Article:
December 1, 2002
With Responses From
Dec 1, 2002
4 Min read time
Though I agree with David Cole’s general thesis that the worst compromises with our liberties are those that take away the liberty of noncitizens in order to enhance the security of citizens, I arrive at some different conclusions from our similar premise.
The always-daunting task of balancing security and liberty is made even more difficult when an administration takes liberty away from noncitizens in an effort to enhance the security of its own citizens. This “we-they” approach minimizes the likelihood that the administration’s constituency will object to the deprivation of liberty. Even when those denied their liberty are citizens, the same problem may exist if they are perceived as “they’s” rather than “we’s.” The detention of more than 100,000 Japanese Americans, many of them citizens, during World War II illustrates this phenomenon. Non-Japanese Americans did not lose the feel of freedom as a result of these unjustified detentions. The same is true today. Most Americans have maintained the feel of freedom because our civil liberties have not been taken away.
If there must be compromises with liberty, it is far better in a democracy that small ones be required of everyone (of the “we’s”) than that large compromises be imposed only on outsiders (“they’s”). That is one reason why, as a civil libertarian, I strongly prefer a limited national ID card to racial profiling. The limited national ID card I propose would contain only the name, photograph, Social Security number, address, and a finger- or retinal print that would prevent identity theft. The card I would favor would be optional. No one would have to carry it. And no one would be asked to show it on the street. The police would not be able to stop citizens and demand “Your papers, please.” But this national telemetric card with a print would be the only identification acceptable in places—such as airports and government buildings—that now appropriately require identification. Anyone who did not show such a card would be subject to far more intrusive inquiries.
Such a limited card would eliminate much of the justification now offered for racial or ethnic profiling. When I first came to Harvard Law School in the 1960s, the few African-American students were often harassed by security officers since they didn’t “look” as if they “belonged” on or near the Harvard campus. ID cards helped to solve that problem. African-American students, by showing their cards, were generally able to avoid being hassled. Of course they were asked to show their cards more frequently than students who looked like they belonged, and that surely is not appropriate. But ID cards clearly reduced the amount of inappropriate hassling of minority students. I suspect the same would be true for Arab and Muslim Americans. By showing the telemetric card they could probably avoid much of the harassment that many have experienced on airplanes and other places.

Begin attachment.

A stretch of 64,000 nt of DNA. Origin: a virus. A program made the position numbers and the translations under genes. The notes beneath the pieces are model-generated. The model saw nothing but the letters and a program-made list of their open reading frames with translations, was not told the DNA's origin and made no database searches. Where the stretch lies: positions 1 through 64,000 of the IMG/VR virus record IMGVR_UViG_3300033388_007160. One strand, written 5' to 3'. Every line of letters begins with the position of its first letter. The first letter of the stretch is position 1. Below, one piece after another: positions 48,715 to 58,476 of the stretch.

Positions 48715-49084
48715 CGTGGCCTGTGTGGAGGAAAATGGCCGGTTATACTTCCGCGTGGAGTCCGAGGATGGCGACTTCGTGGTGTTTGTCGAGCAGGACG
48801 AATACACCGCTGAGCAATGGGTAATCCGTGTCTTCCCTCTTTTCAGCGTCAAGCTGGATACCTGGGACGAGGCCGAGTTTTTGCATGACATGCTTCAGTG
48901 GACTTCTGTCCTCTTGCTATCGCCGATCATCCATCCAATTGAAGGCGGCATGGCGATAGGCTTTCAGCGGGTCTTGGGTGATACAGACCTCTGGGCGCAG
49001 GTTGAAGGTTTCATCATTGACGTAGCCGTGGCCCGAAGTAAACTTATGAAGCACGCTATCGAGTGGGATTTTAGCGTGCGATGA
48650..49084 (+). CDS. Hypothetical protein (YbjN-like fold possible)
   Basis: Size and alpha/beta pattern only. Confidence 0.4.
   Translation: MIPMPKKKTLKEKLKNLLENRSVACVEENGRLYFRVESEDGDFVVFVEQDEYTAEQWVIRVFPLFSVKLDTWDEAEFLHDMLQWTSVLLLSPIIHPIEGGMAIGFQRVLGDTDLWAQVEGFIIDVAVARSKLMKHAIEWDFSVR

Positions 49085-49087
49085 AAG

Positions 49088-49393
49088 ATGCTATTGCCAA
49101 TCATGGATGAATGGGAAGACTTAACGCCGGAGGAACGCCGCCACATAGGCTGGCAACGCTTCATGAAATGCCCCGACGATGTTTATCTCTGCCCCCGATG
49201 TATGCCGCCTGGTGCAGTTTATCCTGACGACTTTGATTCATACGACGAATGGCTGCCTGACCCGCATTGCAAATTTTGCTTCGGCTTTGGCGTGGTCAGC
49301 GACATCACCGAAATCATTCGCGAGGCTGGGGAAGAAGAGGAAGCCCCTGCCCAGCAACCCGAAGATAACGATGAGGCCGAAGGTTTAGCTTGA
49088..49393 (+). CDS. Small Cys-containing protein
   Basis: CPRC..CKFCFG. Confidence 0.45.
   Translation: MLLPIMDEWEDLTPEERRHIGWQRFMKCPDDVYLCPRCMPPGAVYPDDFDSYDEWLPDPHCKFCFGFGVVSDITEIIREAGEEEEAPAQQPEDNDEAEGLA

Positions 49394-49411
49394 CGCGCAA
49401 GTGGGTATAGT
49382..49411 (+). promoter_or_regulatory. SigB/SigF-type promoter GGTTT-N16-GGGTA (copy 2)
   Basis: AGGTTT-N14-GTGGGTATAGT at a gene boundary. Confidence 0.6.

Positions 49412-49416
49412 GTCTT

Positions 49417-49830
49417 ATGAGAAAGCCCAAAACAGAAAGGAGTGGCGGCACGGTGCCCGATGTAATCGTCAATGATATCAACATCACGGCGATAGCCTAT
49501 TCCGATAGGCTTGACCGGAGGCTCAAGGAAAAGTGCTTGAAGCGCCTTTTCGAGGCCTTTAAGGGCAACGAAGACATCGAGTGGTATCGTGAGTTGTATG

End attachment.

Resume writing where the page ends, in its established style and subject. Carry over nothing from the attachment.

As I wrote in my book Why Terrorism Works,
As a general proposition, I think it is far better for everybody to be deprived of a little bit of anonymity than for one specific ethnic group to bear a disproportionate part of the burden. I prefer “we-we” compromises over “we-they” compromises. “We-we” intrusions provide a more effective check on abuses, since those whose rights are being compromised have more political power than the “they’s.” An optional national ID card is a “we-we” intrusion, since those who deliberately opt out of the national ID system have made a decision to endure more intrusive searches in exchange for not having to carry the card. In some respects, this is a little like the trade-off people make when they agree to have their automobile identified by a radio computer when crossing bridges and going through tunnels, rather than stopping and paying an anonymous toll.
A variation on this “we-they” theme is this administration’s refusal to compromise the rights of its core constituency, namely the gun lobby. The administration opposes any form of national ID card because the National Rifle Association opposes it: “If they start by registering people, they may end up registering guns.” Attorney General John Ashcroft has also refused the FBI’s request to access the gun-purchase records of people held in detention. The NRA does not care about people being detained, but it cares deeply that the privacy of gun records be held sacrosanct. Nor is the administration willing to create a record center to preserve and exchange information relating to gun markings or ballistics identification.
It is one thing for the administration to fight the war against terrorism with one hand tied behind its back because of constitutional constraints; it is quite another for an administration to fight terrorism that way for ideological and political reasons. This war is being fought with one eye on public-opinion polls and another on the administration’s core constituency. The end result is that neither our security nor our liberty is maximized.
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